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Wrapper on an apple provided the inspiration for new injury casts

A new company has the great chance at success when its promoter shows real passion, according to David Sheehan, managing director, FastForm Research.

‘‘The entrepreneur must be able to get diverse stakeholders to see his vision, and rally them to follow him in a venture to provide a product that customers love and will ultimately create profit,’’ Sheehan said.

‘‘When pitching for funding it is important that potential investors feel your passion and sincerity. When trialling a medical devices product, clinicians like to see that the driver of the project knows every intrinsic detail of the product being sold.’’

Sheehan established Fast Form Research in 2001 in Killowen, Co Waterford, with the aim of putting his experience in a range of engineering, product and management to good use.‘‘I had worked in the automotive industry, but wanted to do something that benefited mankind while making a profit. My first project was designing shelters for humanitarian aid, but it was not feasible to pursue that,’’ he said.

‘‘A simple mesh wrapper on an apple triggered the idea of making a diamond matrix from a moldable polymerto wrap around people’s limbs as an alternative to plaster-of-paris casts. The FastForm idea was born.’’

The South East Enterprise Platform Programme at Waterford Institute of Technology provided Sheehan with incubation space to get his idea off the ground. Before introducing the product, he carried out thorough market research, aswell as meeting with clinicians and focus groups.

‘‘Enterprise Ireland provided funding for R&D and business acceleration through its High Performance Start-up Unit.

‘‘The company took off properly in 2003 when I raised €300,000 seed capital and formed a board,’’ he said.

FastForm’s range of multifunctional casts, splints and orthoses all incorporate the company’s ‘smart polymer’ technology, but getting them to market proved more difficult than Sheehan expected.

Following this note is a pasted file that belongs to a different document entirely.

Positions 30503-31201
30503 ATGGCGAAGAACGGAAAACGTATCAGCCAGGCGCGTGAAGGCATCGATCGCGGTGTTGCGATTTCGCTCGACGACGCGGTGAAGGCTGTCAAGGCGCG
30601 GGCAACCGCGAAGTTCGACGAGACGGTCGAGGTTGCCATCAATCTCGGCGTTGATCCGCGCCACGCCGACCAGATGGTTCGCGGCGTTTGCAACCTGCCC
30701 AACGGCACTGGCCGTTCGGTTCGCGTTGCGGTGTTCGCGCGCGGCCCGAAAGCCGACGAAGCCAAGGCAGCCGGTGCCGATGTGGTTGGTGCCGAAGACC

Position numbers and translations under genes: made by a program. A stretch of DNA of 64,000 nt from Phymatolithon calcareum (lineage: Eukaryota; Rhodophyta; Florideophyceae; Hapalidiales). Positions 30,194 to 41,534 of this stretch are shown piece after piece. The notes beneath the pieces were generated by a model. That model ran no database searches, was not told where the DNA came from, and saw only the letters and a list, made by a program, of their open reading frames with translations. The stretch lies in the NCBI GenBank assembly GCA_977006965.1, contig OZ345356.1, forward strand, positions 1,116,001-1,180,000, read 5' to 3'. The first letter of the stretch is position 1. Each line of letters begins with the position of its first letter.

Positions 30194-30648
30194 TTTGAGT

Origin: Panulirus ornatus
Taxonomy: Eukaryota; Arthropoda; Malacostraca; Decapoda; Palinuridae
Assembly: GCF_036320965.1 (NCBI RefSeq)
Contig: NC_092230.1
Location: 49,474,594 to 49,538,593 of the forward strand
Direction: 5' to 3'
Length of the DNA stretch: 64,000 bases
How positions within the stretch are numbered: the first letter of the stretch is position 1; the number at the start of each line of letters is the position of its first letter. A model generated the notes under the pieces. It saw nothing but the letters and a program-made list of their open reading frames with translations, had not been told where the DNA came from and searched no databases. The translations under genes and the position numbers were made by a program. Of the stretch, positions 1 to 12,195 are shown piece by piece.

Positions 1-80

‘‘R&D took longer and cost more than planned. Creating the right regulatory environment for products to be approved and accepted absorbed a good deal of funds,’’ said Sheehan.

‘‘We perhaps unwittingly developed a novel technology from scratch, which we transferred to a local contract manufacturer. If starting again, I would probably outsource more activities and focus on the product-to-market chain.’’

So far this year, FastForm has secure distribution deals with a host of new partners. ‘‘Deals have recently been done with customers in Greece, Spain and Poland. Discussions and product evaluations are under way with a large distributor which has more than 700 clinics in the US, as well as with potential partners in the French, German and Scandinavian markets,’’ said Sheehan.

‘‘We have a product champion in the US who is a former Olympic skier and very well connected. He is introducing us to orthopaedic surgeons and other influential people over there.’’

The use of a FastForm orthosis product in a ground breaking hand transplant operation in Poland last month created valuable publicity for the company.

‘‘FastForm products were also prescribed for a soldier who had a transplant o fboth lower arms after injury from an explosive device. The story was featured extensively on the US channel Fox News.’’

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